During a recent book talk in Washington, DC, a former U.S. ambassador asked me about the supposed dearth of resistance among Southeast Asian countries against Chinese revanchist ambitions. After all, China not only claims much of the South China Sea as its “blue national soil,” but has also deployed an ever-greater armada of paramilitary and illegal fishing vessels well into the exclusive economic zones (EEZs) of smaller neighbors.

A more careful analysis, however, reveals that the issue at hand is not the lack of resistance per se, but instead the absence of coherent and coordinated responses from China’s neighbors. History shows that Beijing responds to pressure, provided it stems from a collective response of key neighbors and global powers. Recent examples include adjustments to the Belt and Road Initiative amid criticisms about debt trap diplomacy, Beijing’s decision to forego veto powers within the Asian Infrastructure Investment Bank, and the deliberate launching of a “peripheral diplomacy” strategy to appease its neighbors. Unfortunately, despite some encouraging displays of resistance in recent months, the key players in the South China Sea remain divided.

The Great Defector

Earlier this decade, the Philippines made the bold and ultimately lonely decision to take China to international court over the South China Sea disputes. Despite its formal and behind-the-scenes support for the move, Vietnam opportunistically refused to file a parallel case to challenge China’s expansive claims.

Instead, Hanoi and much of ASEAN chose to distance themselves from Manila, comfortably observing Beijing’s potential responses from the safety of diplomatic sidelines. Within the region, Manila’s landmark victory received a combination of deafening silence and qualified support. Only a handful of outside parties including the United States, Japan, Australia, Canada, and New Zealand firmly stood behind the Philippines. It was precisely the lack of robust regional support and international solidarity that strengthened the hands of pro-China elements in the Philippines, which have unabashedly pushed for strategic acquiescence.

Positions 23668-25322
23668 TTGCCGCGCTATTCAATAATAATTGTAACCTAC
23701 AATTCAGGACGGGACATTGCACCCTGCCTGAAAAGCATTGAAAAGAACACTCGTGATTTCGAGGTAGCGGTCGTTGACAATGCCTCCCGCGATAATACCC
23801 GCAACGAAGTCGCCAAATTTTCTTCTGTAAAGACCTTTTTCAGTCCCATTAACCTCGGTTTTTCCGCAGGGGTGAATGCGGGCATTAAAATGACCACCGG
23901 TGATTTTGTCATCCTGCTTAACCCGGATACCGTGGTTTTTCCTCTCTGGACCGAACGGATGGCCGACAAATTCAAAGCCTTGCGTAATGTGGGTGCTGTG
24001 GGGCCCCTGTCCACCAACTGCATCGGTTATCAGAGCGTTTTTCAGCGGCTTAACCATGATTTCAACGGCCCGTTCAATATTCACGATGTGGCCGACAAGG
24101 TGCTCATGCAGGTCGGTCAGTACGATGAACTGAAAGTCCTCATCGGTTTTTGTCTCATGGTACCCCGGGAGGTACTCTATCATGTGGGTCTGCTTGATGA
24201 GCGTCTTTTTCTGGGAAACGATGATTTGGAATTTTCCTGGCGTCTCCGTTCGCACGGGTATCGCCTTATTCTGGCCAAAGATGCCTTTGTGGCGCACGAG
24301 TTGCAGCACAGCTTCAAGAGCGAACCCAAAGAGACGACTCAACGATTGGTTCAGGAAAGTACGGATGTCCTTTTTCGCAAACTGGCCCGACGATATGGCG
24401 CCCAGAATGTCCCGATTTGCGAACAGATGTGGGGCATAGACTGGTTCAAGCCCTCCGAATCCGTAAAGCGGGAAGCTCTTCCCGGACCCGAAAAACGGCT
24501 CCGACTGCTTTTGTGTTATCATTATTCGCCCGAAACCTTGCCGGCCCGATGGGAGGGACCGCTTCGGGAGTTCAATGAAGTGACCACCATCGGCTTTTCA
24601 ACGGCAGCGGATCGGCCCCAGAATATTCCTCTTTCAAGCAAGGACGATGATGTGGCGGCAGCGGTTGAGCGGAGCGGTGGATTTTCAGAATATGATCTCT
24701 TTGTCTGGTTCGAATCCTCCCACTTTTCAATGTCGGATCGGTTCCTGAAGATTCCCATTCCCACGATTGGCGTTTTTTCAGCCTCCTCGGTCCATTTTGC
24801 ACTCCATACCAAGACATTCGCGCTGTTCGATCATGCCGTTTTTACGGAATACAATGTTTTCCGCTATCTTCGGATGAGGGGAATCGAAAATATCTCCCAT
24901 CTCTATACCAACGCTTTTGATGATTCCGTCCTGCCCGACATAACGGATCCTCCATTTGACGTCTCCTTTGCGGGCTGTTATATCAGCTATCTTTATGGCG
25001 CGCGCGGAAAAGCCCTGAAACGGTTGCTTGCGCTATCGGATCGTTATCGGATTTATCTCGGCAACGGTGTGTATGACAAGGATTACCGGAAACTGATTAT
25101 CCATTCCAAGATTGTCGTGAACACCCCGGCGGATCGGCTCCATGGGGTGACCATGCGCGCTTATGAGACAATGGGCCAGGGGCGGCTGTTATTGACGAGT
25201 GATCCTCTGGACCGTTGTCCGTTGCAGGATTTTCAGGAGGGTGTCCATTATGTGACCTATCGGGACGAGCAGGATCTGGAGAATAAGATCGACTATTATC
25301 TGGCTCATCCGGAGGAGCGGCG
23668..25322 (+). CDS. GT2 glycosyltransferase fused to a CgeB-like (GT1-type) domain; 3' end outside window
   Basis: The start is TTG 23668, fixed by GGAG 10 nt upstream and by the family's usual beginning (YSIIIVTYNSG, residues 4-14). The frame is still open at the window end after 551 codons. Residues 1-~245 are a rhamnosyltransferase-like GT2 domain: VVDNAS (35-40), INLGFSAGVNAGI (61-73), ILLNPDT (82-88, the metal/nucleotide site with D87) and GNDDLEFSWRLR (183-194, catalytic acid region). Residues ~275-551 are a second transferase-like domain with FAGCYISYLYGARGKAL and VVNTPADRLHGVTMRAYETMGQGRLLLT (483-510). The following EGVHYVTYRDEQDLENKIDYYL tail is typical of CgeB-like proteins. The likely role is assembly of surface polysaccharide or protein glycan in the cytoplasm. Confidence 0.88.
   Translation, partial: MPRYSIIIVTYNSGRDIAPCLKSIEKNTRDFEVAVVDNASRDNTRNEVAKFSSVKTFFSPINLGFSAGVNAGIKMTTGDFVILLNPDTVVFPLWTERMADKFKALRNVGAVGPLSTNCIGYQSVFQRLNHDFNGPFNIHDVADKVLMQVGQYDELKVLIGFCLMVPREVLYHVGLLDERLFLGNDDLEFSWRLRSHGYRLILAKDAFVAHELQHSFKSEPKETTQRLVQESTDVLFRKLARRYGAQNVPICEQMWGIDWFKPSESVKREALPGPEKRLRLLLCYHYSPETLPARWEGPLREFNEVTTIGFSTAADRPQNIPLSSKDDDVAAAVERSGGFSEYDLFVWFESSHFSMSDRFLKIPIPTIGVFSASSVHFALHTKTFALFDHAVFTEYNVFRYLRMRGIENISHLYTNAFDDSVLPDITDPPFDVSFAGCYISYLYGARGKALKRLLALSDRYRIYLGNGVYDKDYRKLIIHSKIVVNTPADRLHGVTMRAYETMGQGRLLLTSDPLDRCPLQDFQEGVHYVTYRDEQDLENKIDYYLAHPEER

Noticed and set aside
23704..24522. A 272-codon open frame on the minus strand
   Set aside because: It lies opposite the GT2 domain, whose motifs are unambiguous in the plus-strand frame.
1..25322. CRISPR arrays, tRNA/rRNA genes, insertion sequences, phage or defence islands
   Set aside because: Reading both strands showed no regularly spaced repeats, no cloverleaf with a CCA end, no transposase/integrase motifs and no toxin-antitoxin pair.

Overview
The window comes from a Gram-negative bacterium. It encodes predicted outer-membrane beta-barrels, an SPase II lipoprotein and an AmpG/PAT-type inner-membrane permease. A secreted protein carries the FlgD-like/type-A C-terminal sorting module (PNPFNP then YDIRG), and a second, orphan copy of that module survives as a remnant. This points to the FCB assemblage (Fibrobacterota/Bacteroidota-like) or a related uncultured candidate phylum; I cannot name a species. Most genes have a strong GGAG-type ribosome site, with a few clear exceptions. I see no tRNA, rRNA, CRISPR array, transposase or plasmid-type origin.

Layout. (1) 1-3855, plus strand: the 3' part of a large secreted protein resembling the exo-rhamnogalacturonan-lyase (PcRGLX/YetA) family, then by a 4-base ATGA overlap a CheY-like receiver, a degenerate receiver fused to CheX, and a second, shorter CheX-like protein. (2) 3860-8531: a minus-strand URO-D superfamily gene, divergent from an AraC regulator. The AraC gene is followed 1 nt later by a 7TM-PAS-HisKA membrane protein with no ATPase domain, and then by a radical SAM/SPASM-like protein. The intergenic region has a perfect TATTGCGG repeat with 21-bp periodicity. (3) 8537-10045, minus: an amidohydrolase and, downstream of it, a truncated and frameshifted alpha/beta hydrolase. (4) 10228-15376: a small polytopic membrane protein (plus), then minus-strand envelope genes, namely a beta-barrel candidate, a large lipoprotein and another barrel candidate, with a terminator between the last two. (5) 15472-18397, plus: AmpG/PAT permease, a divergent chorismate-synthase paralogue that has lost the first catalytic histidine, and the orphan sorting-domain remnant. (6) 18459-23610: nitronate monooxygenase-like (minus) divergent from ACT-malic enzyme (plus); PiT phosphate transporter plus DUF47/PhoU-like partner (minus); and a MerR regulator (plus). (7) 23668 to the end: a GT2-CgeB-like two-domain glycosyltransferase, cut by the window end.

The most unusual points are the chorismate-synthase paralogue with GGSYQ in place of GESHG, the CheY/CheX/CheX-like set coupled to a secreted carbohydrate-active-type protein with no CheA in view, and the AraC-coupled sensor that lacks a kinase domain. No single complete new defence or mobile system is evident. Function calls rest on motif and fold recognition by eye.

Even more troublingly, Philippine president Rodrigo Duterte has welcomed joint development discussions with China even if this could violate both the Philippines’ own constitution as well as the 2016 arbitral ruling which unequivocally rejected Beijing’s excessive claims in adjacent waters. Moreover, the powerful defense establishment, which enjoys robust ties with the United States and has exhibited significant institutional independence in recent years, has failed to prevent China’s progressive penetration of the country’s critical infrastructure. The Armed Forces of the Philippines even acceded to a controversial deal with a China Telecom-backed partner, with potentially disastrous security implications. Meanwhile, the military has, so far, also failed to block the development of the highly strategic Sangley International Airport by a Chinese company which has been involved in the illegal land reclamation activities within the South China Sea.

This contrasts with previous successful efforts by the Philippine defense establishment to block a Chinese bid for strategic bases in Subic Bay and islands close to Taiwan on national security grounds. Meanwhile the Philippine Coast Guard, which has been empowered to oversee the country’s South China Sea policy, is now under new leadership which has been openly advocating for resource-sharing with and, some critics would say, strategic acquiescence to China.

The Reverse Tide

It is no wonder that China has described the Duterte administration as Beijing’s “most respected friend” and a dependable ally within the region. As the current ASEAN-China country coordinator, the Philippines wields significance influence in shaping regional responses to the South China Sea disputes, most crucially the ongoing negotiations over a Code of Conduct (COC). In an ironic twist of events, today it is the Philippines’ ASEAN neighbors that are employing legal warfare to assert their rights and invoking the Manila-initiated landmark 2016 arbitration award against China. Over the past three months, three key regional states have either threatened or directly challenged Beijing’s maritime expansionism.